I don’t know about you but I just had the Best Mothers’ Day ever! While I have a regular, socially-distanced, hiking date with my younger daughter, Gillian, it had been many weeks since I had been in the same air space as my elder daughter, Emily and her kids, Owen and Morgan.
On Sunday, to my surprise and delight, they arrived without warning, setting up a tray table with their own drinks and snacks, while Jeff (who was in on the conspiracy) set up two chairs for us, a hockey stick-length-and-a-half apart. For an hour and a half, we told stories, of mothering and being mothered, of the multiple generations of women who have given us birth and nurtured both our bodies and our spirits. By the time they left, we were all soaked through and cold from the relentless snow that fell, dampening the giant card of paint and photos that they had created for me, but not our mutual joy.
My mother was, how shall I say it? a keener on grammar and punctuation. And I had Miss Sinden in Grade Six, who finished the work begun in me by my mother. I have had to work on the annoyance that surfaces in me whenever the default US spelling built into all computers everywhere draws an insistent red line under any words with aberrant ‘u’s—neighbour, harbour, for example—or doubled consonants—travellers, jewellery, etc. A daily, hourly reminder of who runs the world. (Before you jump in and tell me to change the setting to Canadian spelling, it is often overridden and every time I have to add a perfectly-spelled word to the ‘dictionary’ as if it’s some strange thing, well, you know. As for punctuation, forget it. Spell Check has never heard of the Oxford comma, never mind where to place quotation marks.)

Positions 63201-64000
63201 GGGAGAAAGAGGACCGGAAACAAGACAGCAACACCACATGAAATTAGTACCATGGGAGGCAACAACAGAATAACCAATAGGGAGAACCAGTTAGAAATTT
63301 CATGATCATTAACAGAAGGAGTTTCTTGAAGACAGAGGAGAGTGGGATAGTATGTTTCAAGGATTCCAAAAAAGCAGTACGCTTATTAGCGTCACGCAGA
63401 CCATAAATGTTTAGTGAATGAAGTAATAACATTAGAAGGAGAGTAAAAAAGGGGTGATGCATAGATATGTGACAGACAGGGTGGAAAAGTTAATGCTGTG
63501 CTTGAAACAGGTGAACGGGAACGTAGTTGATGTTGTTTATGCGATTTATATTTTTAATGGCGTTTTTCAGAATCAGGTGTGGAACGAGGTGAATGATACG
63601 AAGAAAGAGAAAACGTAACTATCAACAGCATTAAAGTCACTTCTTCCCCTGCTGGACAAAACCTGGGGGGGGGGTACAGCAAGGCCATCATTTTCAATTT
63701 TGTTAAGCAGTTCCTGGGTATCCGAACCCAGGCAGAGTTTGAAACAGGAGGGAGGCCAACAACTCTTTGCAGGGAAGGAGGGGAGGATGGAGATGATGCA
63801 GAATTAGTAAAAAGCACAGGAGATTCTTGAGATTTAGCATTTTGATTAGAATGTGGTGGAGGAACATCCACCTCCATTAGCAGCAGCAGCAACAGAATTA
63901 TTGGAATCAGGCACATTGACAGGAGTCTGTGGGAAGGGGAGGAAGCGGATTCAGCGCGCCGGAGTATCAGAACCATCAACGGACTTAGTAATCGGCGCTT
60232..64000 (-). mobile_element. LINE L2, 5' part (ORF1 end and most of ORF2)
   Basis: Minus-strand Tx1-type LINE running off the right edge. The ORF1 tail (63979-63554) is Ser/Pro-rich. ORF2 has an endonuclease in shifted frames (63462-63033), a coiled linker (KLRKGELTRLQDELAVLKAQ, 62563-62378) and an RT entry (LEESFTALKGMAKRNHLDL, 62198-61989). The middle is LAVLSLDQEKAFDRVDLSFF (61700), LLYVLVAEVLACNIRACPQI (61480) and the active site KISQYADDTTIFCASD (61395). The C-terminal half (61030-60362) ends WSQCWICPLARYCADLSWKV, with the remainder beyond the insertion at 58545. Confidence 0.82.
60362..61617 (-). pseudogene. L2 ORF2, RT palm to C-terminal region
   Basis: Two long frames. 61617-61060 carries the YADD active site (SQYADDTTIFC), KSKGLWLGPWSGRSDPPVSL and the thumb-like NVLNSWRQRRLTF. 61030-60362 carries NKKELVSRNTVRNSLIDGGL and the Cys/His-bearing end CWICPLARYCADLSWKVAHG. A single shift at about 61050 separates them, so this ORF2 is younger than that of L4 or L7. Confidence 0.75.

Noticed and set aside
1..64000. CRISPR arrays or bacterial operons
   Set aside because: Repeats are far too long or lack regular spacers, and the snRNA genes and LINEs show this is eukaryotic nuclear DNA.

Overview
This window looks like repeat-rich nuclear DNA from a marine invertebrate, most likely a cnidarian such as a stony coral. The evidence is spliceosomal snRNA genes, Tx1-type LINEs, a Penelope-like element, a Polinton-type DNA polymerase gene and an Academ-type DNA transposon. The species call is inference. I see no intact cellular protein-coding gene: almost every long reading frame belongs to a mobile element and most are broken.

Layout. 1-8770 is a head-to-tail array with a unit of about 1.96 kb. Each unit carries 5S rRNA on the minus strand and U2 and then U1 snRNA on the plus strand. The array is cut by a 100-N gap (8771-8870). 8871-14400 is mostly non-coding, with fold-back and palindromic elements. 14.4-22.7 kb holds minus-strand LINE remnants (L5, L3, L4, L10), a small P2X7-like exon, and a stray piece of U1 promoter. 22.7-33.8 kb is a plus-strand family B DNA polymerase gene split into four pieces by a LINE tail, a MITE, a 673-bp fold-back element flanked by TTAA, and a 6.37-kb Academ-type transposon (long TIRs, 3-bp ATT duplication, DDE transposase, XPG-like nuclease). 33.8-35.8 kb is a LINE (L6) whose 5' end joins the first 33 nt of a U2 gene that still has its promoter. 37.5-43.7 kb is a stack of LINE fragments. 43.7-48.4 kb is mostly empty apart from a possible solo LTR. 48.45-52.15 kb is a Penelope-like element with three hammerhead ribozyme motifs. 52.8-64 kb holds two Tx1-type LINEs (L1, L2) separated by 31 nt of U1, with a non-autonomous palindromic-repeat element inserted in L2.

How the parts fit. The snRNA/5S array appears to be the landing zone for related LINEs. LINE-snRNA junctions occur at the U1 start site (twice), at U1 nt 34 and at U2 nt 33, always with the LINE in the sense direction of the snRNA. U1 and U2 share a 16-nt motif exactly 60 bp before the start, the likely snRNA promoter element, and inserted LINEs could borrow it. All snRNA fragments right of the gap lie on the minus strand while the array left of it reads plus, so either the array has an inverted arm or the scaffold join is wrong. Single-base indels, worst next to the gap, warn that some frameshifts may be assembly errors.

Only occasionally a case of life and death
It was probably my mother who gave me Lynne Truss’ delightful book, Eats, Shoots and Leaves: The Zero Tolerance Approach to Punctuation. Proper punctuation has become, she writes, ‘an endangered species’. She offers the example of a panda that walks into a café, orders a sandwich, eats it and then fires two shots into the air. Asked to explain himself, the panda points to an (incompetently-punctuated) reference book: Panda. Large black and white bear-like animal, native to China; eats, shoots and leaves. She concludes: So, punctuation really does matter, even if it is only occasionally a matter of life and death.
I should note that Lynne and her millions of fans are British. Sadly, the struggle for, yes, I’ll say it, proper spelling and punctuation is being lost on this side of the Atlantic. But it was in the UK, in February of this year, that the Death of the Apostrophe was formally announced as the Association for the Annihilation of the Aberrant Apostrophe closed up shop.